How to use the new Circle to Search tool

It’s not uncommon for me to see something on my phone screen that I want to know more about, and Google always wants to make it easier to get to, well, Google. And so we have Circle to Search, a new way to look up information on mobile devices.

The idea is quite simple – and in fact simplicity is its main selling point. In a video, Samsung (which makes one of the phones that has this feature) gives the example of someone seeing an orange dog light in an image, and instead of doing a text search describing what he’s looking at, he discovers that they can simply circle the lamp with their finger to get matches from the Internet.

Shopping is the obvious use case here, but you can also identify plants and animals, look up words, and get context about everything you see—in other words, everything a Google search can be.

Nice is not it? Yes, it is – if you have the right device.

Circle to Search was announced at the launch of the Samsung Galaxy S24 in mid-January and is available on the Samsung Galaxy S24, the Galaxy S24 Plus and the Galaxy S24 Ultra. From the end of January it also came to the Google Pixel 8 and Pixel 8 Pro.

Hopefully the feature will be available on other Android phones in the future, although we wouldn’t bet on anything launched before 2023.

If you’re using Android with navigation buttons, long press the Home button (the circle) to launch Circle to Search. If you use gestures to navigate, long-press the navigation handle at the bottom of the screen to access the feature.

The first time you do this, you will see an introductory screen explaining how the feature works. Crane Try it nowand you’re good to go. (This screen will not appear for subsequent searches.)

Despite the name of this feature, you don’t actually have to circle anything to base a search on it. You can drag a line over it (useful for text), you can scribble on top of it, or you can just tap it and let Android’s AI smarts try to figure out what you’re trying to select. (Usually it’s quite accurate.)

If you have the Samsung Galaxy S24 Ultra, you can use the S Pen instead of your finger. You’ll see handles around whatever you’ve selected, and you can tap and drag them around if you want to expand or narrow the search selection.

The results that appear on the screen are very reminiscent of what you get with Google Lens. In fact, as far as I know, Circle to Search is simply a faster way to access the visual search available in Google Lens. Scroll down to see more results and tap a result to view it on the web.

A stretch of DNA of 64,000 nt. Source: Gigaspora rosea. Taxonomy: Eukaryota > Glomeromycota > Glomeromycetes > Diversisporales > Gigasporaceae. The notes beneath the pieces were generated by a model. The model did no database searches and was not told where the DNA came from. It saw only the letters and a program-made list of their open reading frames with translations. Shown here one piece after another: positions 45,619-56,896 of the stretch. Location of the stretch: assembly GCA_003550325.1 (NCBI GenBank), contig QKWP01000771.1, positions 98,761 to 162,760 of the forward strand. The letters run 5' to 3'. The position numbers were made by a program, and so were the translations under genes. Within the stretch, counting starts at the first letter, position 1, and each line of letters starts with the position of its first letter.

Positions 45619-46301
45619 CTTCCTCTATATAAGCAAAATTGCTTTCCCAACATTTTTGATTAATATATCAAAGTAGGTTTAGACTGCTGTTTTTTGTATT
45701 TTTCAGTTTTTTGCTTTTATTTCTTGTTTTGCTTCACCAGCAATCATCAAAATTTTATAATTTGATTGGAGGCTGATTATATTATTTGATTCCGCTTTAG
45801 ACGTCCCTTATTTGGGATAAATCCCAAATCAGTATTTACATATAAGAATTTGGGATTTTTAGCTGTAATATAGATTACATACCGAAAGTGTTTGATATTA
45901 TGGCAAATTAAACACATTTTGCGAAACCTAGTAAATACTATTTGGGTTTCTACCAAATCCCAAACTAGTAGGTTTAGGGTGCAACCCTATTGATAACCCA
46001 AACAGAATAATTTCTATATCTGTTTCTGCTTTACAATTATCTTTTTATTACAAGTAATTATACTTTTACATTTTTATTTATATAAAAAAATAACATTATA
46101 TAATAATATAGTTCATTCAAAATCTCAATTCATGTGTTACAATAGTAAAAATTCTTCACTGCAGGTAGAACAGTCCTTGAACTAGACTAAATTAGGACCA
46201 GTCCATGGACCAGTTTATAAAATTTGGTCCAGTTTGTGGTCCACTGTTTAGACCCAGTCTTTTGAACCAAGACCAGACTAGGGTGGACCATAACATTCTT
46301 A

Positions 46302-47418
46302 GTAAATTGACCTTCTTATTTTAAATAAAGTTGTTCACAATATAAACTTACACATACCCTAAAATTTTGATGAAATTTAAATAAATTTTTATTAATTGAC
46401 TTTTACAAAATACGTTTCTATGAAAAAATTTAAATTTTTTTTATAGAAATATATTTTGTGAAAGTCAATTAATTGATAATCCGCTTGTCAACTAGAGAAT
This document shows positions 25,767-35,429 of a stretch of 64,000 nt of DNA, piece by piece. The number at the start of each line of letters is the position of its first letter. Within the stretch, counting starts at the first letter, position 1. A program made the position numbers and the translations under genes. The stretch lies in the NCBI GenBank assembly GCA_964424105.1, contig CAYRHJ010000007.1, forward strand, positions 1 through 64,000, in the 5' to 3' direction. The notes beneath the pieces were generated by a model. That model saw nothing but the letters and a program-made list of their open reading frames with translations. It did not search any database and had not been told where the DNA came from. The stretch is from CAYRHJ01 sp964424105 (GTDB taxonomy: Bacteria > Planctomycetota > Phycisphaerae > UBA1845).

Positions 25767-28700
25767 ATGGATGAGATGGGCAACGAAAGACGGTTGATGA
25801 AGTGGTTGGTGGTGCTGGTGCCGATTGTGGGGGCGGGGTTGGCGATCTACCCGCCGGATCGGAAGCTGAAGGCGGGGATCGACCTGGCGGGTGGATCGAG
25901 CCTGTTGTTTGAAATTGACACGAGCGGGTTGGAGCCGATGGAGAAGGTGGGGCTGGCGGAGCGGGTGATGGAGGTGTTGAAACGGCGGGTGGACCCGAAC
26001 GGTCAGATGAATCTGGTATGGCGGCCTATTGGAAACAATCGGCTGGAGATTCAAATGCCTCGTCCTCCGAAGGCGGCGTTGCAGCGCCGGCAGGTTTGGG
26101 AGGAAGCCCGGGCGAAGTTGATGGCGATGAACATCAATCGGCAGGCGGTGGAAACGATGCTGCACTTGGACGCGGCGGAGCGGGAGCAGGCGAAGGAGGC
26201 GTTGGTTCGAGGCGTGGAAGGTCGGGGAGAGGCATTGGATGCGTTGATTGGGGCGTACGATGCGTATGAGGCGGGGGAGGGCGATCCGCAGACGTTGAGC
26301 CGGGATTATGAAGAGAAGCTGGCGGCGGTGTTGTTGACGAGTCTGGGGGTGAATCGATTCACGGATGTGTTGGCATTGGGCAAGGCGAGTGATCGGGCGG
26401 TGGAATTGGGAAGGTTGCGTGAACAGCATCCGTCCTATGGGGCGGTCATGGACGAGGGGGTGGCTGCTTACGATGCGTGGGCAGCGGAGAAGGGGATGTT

Once you’ve mastered the basics, you can expand your searches with additional context. The pop-up results have a search bar at the top: tap here to type an additional search query (or tap the microphone icon to use your voice instead).

So you might ask yourself, “What can I wear this to?” for a condiment (Google’s own example), or ask, “Why is this trending?” or “What country is this in?” It’s a useful way to create searches that are a little more complex than simply searching an image.

What you can’t do yet, as far as I know, is select multiple items on the screen and then compare them or perform multiple searches at the same time. Additionally, some results may be hit or miss depending on the quality of your selection and the number of other similar-looking images on the Internet.

Still, this seems like a really useful addition to Android. The real beauty of it is the way it works alongside other apps: an Instagram caption, for example, or a web page image or artwork on a podcast. It doesn’t matter whether the app in question allows you to select text or save images.

To exit Circle to Search, tap the X in the top left corner. Tap the three dots in the top right corner and you’ll be given options to view your Google search history (across all apps and services) and delete the last 15 minutes of your search history.

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